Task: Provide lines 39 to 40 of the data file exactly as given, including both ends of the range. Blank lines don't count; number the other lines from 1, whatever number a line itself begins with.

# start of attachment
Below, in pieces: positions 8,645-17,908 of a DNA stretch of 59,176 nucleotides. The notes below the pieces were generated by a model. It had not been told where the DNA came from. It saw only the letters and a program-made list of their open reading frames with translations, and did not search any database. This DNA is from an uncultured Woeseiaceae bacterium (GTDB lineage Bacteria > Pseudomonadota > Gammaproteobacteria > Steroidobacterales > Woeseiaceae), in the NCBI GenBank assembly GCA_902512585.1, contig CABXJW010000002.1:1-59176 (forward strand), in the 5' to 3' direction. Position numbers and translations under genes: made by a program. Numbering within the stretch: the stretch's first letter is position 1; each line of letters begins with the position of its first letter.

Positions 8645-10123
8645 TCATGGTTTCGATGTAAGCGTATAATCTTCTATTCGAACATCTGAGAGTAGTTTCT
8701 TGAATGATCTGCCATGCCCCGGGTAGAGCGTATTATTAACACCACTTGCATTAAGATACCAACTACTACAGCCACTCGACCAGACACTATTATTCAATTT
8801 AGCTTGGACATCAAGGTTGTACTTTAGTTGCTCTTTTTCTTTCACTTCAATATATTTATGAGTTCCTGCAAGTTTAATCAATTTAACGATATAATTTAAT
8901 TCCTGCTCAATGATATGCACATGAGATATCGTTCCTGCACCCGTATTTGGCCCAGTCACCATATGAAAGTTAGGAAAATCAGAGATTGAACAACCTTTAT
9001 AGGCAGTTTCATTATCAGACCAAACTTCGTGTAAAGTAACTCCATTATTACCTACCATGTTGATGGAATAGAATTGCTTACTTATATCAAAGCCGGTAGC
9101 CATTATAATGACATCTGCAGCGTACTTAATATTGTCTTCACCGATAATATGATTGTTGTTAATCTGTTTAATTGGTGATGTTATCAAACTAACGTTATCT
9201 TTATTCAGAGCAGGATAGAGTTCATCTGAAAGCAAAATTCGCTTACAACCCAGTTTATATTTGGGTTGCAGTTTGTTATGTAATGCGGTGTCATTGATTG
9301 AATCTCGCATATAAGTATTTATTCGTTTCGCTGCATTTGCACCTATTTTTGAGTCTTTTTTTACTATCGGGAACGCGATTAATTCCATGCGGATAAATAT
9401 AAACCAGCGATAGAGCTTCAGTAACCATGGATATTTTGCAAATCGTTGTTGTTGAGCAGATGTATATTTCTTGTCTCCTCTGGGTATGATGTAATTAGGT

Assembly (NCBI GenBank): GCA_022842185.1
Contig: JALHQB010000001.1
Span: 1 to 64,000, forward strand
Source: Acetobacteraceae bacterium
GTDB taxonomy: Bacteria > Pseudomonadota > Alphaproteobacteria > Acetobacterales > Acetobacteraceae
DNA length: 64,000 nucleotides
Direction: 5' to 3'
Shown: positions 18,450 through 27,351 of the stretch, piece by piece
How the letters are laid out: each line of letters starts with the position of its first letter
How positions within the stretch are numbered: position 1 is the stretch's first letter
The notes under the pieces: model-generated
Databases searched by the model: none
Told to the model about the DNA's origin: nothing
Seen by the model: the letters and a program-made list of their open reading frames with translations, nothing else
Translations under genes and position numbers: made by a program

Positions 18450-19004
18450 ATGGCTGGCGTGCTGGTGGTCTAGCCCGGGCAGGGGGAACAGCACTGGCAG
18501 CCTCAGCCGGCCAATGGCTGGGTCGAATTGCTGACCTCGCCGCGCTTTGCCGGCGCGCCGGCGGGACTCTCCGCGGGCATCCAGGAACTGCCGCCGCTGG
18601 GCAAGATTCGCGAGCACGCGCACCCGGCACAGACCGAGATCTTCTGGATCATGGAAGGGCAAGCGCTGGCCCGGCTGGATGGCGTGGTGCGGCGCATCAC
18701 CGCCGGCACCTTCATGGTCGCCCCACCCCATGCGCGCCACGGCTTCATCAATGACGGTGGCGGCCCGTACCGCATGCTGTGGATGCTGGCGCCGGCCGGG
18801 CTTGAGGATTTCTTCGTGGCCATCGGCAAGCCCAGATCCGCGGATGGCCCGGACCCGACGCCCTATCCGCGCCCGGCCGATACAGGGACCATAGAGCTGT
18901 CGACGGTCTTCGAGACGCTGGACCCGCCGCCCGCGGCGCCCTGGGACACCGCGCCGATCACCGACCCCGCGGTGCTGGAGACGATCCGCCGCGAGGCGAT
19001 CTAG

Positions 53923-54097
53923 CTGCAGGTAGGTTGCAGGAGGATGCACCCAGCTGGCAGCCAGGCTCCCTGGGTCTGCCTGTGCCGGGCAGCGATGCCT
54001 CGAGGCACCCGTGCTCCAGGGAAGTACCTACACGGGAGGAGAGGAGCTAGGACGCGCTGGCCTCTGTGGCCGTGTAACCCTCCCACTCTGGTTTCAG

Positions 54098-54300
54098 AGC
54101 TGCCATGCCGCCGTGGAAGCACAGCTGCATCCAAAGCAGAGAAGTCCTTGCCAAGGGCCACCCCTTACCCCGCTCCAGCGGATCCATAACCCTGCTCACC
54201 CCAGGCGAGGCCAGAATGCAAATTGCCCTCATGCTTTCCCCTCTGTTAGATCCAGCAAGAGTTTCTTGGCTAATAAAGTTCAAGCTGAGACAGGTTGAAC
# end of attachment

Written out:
54098 AGC
54101 TGCCATGCCGCCGTGGAAGCACAGCTGCATCCAAAGCAGAGAAGTCCTTGCCAAGGGCCACCCCTTACCCCGCTCCAGCGGATCCATAACCCTGCTCACC